Though he spent a lot of time watching college football on ESPN, Urban Meyer didn't get a lot of rest and relaxation during Utah's bye week.
He liked much of what he saw on television. What he heard, however, was a different story altogether.
Comments by studio analysts, Trev Alberts in particular, have riled the coach. The Utes, who are ranked 10th in this week's ESPN/USA Today coaches poll and 11th in the Associated Press Top 25, were slighted for reasons Meyer found "almost comical."
Schedule strength and how the Utes would fare in a tougher conference were points of contention. As was an earlier suggestion that Fresno State had a superior team. The latter lost its luster when the Bulldogs were upset by Louisiana Tech.
"I shouldn't let these things bother me," said Meyer. "But my job is to protect these guys, stick up for these guys and fight for these guys. They work awful hard."
Wide receiver Steve Savoy appreciates the concern.
"Coach Meyer gets real hot about that stuff — about announcers getting on us and media and stuff like that," he said.
Meyer, whose team has won nine straight games over two seasons, aimed his dissatisfaction at people wearing ties behind desks who have "absolutely no clue" about what's going on in college football.
"What I think people need to do is go travel around and look at the personnel and watch them practice — get from behind that desk and playing golf and doing what those people do," said Meyer. "Go evaluate. That's why I have great respect for the people that do go out, watch practice, study it and have comments.
"The people that have comments, who really don't know, I guess it's good talk," Meyer continued. "It gets people like me stirred up because I sit and watch that trash. And that's what it is. It's trash."
He's amazed that people with little or no experience in the game are paid to voice their opinions.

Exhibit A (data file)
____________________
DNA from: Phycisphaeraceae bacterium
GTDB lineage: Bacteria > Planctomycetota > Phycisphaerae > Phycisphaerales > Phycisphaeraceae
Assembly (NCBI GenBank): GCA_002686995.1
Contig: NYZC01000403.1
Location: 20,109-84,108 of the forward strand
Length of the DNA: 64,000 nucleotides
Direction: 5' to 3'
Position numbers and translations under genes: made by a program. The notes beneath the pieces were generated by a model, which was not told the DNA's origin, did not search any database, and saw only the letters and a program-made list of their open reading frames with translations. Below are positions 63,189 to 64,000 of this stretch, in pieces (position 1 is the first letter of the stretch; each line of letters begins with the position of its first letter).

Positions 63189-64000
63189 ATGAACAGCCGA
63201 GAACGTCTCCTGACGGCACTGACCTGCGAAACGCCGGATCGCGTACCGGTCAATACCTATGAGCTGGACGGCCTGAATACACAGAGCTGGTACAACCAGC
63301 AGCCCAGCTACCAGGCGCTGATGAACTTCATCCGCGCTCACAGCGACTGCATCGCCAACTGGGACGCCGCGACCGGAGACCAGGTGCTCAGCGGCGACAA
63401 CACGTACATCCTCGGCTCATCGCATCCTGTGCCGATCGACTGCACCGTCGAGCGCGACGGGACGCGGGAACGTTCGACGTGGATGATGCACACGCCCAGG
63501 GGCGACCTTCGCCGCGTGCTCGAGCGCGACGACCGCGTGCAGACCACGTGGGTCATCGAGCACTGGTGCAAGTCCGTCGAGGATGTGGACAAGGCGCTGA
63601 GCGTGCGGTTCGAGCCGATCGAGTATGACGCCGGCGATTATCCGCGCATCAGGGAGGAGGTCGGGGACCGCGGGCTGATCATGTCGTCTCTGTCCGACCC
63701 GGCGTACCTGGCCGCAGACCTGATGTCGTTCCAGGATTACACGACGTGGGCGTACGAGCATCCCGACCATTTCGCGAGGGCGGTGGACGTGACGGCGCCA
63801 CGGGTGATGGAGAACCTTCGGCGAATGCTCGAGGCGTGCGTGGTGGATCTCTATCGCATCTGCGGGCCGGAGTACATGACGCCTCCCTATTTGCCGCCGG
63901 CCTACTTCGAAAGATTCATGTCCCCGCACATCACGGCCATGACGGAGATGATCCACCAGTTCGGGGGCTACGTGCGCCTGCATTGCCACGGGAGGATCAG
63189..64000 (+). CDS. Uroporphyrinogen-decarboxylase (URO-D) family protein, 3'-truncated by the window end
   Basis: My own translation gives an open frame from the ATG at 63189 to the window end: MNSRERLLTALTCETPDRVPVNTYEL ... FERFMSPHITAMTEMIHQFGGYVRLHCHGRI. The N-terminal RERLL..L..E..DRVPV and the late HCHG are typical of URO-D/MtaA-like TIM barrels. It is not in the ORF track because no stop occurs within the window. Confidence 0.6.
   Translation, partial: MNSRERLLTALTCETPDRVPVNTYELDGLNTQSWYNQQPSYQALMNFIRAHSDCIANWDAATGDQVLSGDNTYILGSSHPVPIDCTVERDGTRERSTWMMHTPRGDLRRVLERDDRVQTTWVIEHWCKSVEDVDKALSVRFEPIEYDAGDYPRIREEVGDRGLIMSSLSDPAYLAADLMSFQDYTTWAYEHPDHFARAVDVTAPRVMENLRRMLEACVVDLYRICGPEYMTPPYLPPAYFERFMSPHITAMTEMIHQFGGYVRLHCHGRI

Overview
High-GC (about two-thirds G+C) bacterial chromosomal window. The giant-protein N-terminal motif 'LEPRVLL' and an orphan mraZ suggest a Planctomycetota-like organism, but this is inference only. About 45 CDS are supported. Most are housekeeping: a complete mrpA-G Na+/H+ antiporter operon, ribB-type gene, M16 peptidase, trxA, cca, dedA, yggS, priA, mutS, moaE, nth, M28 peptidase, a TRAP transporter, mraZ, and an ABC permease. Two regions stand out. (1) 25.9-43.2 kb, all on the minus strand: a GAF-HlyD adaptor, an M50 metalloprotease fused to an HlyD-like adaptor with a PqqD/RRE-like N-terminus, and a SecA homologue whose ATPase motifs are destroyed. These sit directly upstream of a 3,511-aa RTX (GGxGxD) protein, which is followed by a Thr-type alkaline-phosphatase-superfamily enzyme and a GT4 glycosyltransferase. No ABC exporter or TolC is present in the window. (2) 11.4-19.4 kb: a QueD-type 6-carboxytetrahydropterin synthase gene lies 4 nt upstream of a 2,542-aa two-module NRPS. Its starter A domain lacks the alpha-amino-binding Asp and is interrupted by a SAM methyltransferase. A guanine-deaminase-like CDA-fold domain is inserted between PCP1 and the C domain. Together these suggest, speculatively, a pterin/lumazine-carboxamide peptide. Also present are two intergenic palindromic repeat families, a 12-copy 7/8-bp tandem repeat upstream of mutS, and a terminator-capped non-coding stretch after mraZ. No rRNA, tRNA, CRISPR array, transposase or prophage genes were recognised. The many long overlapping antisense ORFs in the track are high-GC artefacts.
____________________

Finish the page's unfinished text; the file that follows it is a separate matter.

"I've done this for a few years. I can usually identify top 25 talent and coaches a little better than some other people," said Meyer. "But I'm not on ESPN . . . giving my opinion, which is good."
As for the "Trev Alberts of the world," the coach wants to know two things.
"I'd like to know his plan to win," said Meyer. "And how he evaluates those things."
BACK TO WORK: The Utes resumed practice Monday after taking a couple of days off for fall break at the end of a bye week.
Meyer was pleased with the effort. It was really good, he explained, better than expected.
"They knocked the rust off quick," said Meyer. "I told them if they have three more days of practice like that we've got a chance to be 6-0.
"That was my concern," he added. "It was an excellent day."
MISSION STATEMENT: Meyer and the Utes insist they aren't looking ahead to bigger and better things.
"The bottom line is preparation and focusing on our next opponent," said Meyer. "The best thing about 5-0 is the chance to go 6-0. Period. Done. There's nothing else involved."
COACHING AWARD: Meyer was named to the "watch list" for the Bobby Dodd Coach of the Year award. Other candidates include Pete Carroll (USC), Mark Richt (Georgia), Joe Tiller (Purdue), Larry Coker (Miami), Dan Hawkins (Boise State) and Paul Johnson (Navy).
The winner will be announced at halftime of the Peach Bowl on Dec. 31.
STRANGERS IN MANY WAYS: This week's Atlantic Coast Conference press release may reveal just how little the league office knows about Utah. The Utes have never faced an ACC football team before.
"North Carolina makes the trek across the United States to Provo as the Tar Heels face Utah at Rice-Eccles Stadium," read the release, which also spelled Meyer's name "Meyeer."
Later on, it mentioned that UNC is 4-1 against current members of the Western Athletic Conference — SMU, Tulsa, UTEP and Rice.
INJURY UPDATE: Starting defensive end Jonathan Fanene, who missed the New Mexico game after suffering a concussion against Air Force a week earlier, is expected to play against North Carolina. Cornerback Ryan Smith is still recovering from a groin injury and won't be evaluated again until Tuesday or Wednesday.